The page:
Paul White auditions some new active monitors from Fostex that offer a number of technical innovations.
Fostex may not be the first name that springs to mind when you mention high‑quality studio monitors, but they have been a big player in the OEM consumer loudspeaker market for many years and have accumulated a lot of experience in both design and manufacturing techniques. Their new NF1 studio nearfield monitor is available in both passive and active versions (the active NF1A is reviewed here) and claims a number of technological advantages over existing products in this market sector.
Outwardly, the NF1A is a fairly conventional two‑way active monitor, and it is suited to both nearfield work and main monitoring in smaller studios. The only obvious clue that something is different is the heavily embossed 'lemon‑squeezer' woofer cone — one of the more visual design innovations. This 6.5‑inch driver is based around a newly developed diaphragm which aims to reduce sonic colorations and self‑resonance. This cone design is also claimed to give a better transient response than conventional drivers and employs what Fostex call a 'tangential edge structure' to anchor the cone to its flexible surround in the most acoustically effective way. It certainly looks distinctive! This driver also uses a dual‑spider construction, presumably to prevent the voice coil from trying to rock in the air gap, and there's also a push/pull damping system to maintain control of the cone in both directions of its excursion.
The tweeter is a soft dome design and a little under one inch in diameter. It can reproduce frequencies up to 40kHz, but again it's not as simple as it seems. Conventional soft‑dome diaphragms tend not to be entirely airtight due to tiny holes in the damping material, so Fostex have developed special materials to eliminate holes and to reduce the moving mass by around 30 percent. This is also said to extend the frequency response of the tweeter. The drivers, which are magnetically shielded, are each mounted in a cast aluminium chassis for stability.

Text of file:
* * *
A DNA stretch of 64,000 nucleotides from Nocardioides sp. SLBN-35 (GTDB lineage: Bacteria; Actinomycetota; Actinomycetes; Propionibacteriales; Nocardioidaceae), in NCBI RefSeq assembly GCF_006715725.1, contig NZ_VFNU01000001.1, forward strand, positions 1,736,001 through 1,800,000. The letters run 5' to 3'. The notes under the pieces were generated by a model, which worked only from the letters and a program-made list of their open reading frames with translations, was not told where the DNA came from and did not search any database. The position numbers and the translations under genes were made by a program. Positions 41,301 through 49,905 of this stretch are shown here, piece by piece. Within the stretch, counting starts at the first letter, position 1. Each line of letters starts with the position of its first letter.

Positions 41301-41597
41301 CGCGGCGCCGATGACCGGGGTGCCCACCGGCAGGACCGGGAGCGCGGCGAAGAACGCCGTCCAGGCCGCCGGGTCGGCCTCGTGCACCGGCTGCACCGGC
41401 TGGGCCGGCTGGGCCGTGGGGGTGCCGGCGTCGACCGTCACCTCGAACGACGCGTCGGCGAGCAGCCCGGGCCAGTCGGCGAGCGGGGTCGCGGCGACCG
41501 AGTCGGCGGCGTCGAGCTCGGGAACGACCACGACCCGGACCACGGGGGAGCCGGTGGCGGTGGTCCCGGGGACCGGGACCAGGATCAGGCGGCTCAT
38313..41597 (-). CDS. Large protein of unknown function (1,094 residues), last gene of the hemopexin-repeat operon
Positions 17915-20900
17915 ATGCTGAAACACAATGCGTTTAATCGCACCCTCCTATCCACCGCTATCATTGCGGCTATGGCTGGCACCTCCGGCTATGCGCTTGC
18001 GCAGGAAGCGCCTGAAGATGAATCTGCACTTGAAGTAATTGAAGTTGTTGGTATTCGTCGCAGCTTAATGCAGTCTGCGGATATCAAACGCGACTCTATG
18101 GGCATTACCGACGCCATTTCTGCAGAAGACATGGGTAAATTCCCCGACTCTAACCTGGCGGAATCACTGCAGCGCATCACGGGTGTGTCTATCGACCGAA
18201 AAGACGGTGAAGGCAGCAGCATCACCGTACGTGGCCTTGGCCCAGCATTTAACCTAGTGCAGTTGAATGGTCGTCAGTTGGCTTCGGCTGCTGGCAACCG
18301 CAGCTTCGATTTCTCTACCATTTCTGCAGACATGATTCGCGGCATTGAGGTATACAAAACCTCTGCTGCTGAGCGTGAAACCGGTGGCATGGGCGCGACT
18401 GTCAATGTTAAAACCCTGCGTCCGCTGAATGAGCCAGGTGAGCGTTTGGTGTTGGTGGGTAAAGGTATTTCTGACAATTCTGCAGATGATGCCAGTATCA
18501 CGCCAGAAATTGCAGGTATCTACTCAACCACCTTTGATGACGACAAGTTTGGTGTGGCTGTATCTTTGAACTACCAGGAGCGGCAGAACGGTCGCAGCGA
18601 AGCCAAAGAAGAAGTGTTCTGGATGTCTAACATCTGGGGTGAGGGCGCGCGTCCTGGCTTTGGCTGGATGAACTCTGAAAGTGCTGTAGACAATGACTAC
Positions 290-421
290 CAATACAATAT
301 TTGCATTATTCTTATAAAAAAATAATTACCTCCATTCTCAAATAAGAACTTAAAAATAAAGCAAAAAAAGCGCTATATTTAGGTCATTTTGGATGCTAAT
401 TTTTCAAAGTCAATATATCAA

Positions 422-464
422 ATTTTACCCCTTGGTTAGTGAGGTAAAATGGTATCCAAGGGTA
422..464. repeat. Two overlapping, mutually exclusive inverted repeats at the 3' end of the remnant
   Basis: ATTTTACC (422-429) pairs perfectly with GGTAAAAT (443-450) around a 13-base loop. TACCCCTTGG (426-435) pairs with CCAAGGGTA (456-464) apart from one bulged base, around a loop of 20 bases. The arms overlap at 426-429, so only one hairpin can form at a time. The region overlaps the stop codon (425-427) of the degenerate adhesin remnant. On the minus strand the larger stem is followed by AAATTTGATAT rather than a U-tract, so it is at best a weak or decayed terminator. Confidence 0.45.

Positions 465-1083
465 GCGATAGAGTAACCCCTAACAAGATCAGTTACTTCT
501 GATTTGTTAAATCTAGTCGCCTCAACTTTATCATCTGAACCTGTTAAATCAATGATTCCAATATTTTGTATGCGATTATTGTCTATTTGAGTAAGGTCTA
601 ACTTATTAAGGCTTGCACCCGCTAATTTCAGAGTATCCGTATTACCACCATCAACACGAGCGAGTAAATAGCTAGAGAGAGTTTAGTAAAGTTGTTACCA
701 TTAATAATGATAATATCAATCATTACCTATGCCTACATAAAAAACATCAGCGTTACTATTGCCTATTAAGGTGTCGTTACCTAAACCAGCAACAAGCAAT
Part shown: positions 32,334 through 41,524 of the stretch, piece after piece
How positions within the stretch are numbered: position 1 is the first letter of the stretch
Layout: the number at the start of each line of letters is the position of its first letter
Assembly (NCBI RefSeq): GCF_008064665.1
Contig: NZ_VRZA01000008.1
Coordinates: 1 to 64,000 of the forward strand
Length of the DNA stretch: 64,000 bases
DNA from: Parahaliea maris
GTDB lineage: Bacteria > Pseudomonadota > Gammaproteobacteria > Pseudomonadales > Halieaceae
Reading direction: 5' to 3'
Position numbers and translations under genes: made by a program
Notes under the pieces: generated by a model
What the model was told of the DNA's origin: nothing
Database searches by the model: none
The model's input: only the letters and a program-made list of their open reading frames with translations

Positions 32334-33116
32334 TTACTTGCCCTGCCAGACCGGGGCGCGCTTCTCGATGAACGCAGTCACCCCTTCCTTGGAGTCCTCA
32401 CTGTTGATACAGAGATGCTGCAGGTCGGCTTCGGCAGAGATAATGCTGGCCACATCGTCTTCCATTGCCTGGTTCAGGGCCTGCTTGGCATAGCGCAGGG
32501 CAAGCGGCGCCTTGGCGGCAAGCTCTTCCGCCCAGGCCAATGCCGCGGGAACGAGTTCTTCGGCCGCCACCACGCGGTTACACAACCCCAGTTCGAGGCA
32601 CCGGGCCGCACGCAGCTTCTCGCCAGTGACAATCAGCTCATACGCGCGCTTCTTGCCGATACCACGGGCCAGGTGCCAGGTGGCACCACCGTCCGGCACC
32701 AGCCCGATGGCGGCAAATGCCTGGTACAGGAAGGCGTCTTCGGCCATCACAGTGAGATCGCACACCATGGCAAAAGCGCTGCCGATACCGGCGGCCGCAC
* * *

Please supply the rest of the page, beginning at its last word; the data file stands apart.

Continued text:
Interesting though the drivers are, it's the performance of the whole system that counts — the sound of a monitor depends also on how well the drivers are integrated with the rest of the design, especially in the case of active systems. The two drivers are fed from independent 60‑Watt amplifiers powered by a large R‑core power transformer which prevents power‑supply sag at high power levels. An electronic crossover operates at 5kHz (slightly higher than usual), though no details of the crossover slopes are provided. Similarly, the spec sheet claims an overall frequency range of 50Hz to 40kHz, though looking at the response curve suggests that the response begins to roll off pretty briskly beyond about 80Hz.
The cabinet, which measures 340 x 240 x 320mm, is a time‑aligned bass‑reflex enclosure that uses a patented internal baffle configuration. These are five‑sided, dish‑like sound reflectors designed to help cancel out standing waves within the cabinet — one to the rear and one at the bottom of the enclosure. In addition, the insides of the cabinets are conventionally damped. Cabinet mass and rigidity is also important, so Fostex have used 21mm thick MDF for the main enclosure with reinforcement building this up to a massive 33mm at the driver mounting points. The baffle and port edges are radiused to reduce diffraction, while a pair of two‑inch cylindrical ports provide the cabinet tuning. As both speakers are symmetrical, it makes no difference which is used for the left‑hand signal and which for the right.